<![CDATA[Joint Injury Massage Therapy 303-345-5767 - Blog]]>Mon, 09 Oct 2017 00:31:59 -0700Weebly<![CDATA[Stretching Compromised Muscle]]>Wed, 12 Aug 2015 15:43:41 GMThttp://jointinjurymassagetherapy.com/blog/stretching-compromised-muscle1PictureA Brief Stretch
This article is aimed at those that want to stretch compromised muscle. Who has compromised muscle? Well just about everyone. In our movementless society our muscles get stiff. Over the years our muscles get compromised.

The method I speak about are championed by Jim and Phil Wharton. They work with some of the top athletes in the world. Many of you will immediately point to yoga and say isn’t that stretching. Stay with me I’m not anti-yoga it is terrific exercise, but for many it does not restore the function they hope and in this material we will get into why.

The stretch reflex mechanism is responsible for protecting muscles from getting torn. There are nerves in muscle that monitor muscle stretch. After about three seconds of stretch the nerves give the cerebellum the message that the muscle is at risk of tearing and the muscle is contracted. Therefore when you hold the stretch for longer than three seconds the muscle is in contraction not stretching.

To get your muscles to actually stretch you need to stretch the muscle before the stretch reflex mechanism engages. Muscles are stretched passively, you stretch target muscles with the assist of other muscles. For instance:

Most of us are familiar with calf stretches; you stand on the edge of the step and drop your heels and then raise them back up. It is supposed to stretch your calf muscles. Strengthen your calfs yes, stretch them no. You drop your heels and then immediately engage the same muscle, up down, up down, you get nowhere.  Instead if you put one foot on completely on the step and put the other foot on the edge and drop that heel for 2 seconds while bending the other leg so that you can use that bent leg and perhaps your hand on the hand rail to bring the heal back to its neutral position. Then after 8 to 12 times you will actually stretch your calf.

The method is gentle, and very dynamic. This method is a highly productive massage tool which I use often in my injury massage. To learn how to stretch go to mrtherapy.com it has a stretch DVD (buy the rope w/DVD). This DVD is provides a simple format to learn a number of stretches that help you regain function. The video production has a bit to be desired but the information is golden. You can also go to Whartonhealth.com to learn more about this productive type of stretching.

There is also another method of stretching that incorporates the principles we spoke to you above and is responsible for the way you are presently flexible and inflexible; more about that in the next blog.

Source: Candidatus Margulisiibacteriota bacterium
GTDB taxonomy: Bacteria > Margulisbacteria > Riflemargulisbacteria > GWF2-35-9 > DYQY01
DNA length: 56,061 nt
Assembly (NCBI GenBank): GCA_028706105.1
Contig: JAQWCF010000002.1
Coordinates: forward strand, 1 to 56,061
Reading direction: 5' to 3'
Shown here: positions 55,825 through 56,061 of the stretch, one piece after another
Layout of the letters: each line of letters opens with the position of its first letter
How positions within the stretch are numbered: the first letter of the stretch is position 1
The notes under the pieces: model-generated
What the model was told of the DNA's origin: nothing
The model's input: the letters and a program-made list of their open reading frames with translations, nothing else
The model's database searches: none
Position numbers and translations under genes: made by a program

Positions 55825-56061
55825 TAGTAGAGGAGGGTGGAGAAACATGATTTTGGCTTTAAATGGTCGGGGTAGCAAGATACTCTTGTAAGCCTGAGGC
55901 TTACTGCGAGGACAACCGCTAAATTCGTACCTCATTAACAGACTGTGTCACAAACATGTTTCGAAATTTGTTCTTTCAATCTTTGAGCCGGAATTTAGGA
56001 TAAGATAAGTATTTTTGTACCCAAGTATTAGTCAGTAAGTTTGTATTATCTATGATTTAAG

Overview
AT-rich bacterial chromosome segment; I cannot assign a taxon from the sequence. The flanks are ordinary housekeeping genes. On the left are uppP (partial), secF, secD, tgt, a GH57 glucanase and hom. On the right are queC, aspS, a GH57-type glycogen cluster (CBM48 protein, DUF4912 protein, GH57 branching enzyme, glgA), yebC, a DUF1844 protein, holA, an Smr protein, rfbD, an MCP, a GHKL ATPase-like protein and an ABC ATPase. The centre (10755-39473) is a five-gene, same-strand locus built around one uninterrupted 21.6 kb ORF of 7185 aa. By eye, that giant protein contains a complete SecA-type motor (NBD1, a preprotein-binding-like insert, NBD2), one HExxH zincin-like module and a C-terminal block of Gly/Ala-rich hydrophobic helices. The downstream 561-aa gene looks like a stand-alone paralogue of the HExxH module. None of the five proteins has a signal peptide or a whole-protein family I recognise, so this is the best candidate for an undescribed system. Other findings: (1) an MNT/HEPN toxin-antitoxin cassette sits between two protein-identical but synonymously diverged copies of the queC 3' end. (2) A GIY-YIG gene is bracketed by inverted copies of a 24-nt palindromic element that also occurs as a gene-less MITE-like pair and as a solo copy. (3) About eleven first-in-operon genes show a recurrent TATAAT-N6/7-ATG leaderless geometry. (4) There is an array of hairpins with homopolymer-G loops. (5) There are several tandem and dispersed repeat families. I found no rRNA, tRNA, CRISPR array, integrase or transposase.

Above pic Creative Commons

<![CDATA[Understanding Joint Injuries]]>Tue, 23 Jun 2015 00:37:50 GMThttp://jointinjurymassagetherapy.com/blog/understanding-joint-injuriesPicture
The better you understand the problem the easier it is to find the solution. 

The above statement rings true in properly rehabilitating a joint injury. The majority of people like to point to a single activity or incident that caused their injury. Rarely that is the case.  

For example a client has pain in their knee, they point to some lunges they did at the gym. Now the lunges may have exacerbated the problem but it is most likely not the cause. More often it is from a pattern of movement that they engage in every day. Now this bad pattern may have many causes. It could be from a posture they adopted from parents or peers. Minor injuries or continual under or over exertion can also create postural imbalance. Rolled ankles, having one hip higher or improper pelvic tilt will also incubate a joint injury.

This is why finding the pattern that is causing the problem will enable a successful solution to be enacted. This may require one or more practitioners and the new awareness of the client so they too can engage in the healing process.

When you understand the cause the next step is attending to the tight muscles above and below a joint injury they will most likely be tight. Muscles/tendons cross joints. The muscle below a joint attaches to the bones above and the muscle above attach to the bones below. The muscles create an X with the joint in the top middle. The tighter the lower legs of the X are the more compression is applied to the joint. Compression along with misalignment is the chief cause of joint pain and deterioration.  

When a joint’s inherent range is compromised then the muscles do not receive proper stimulation. The muscles thus tighten and the individual in is in a downward spiral.  Tight muscles cause joint compression and misalignment, the compressed misaligned joint causes more muscle tension.

The spiral can be reversed with proper attention by a practitioner and learning the proper stretching technique to relieve muscle tightness. Which brings me to my next blog that is: How to properly stretch compromised muscle.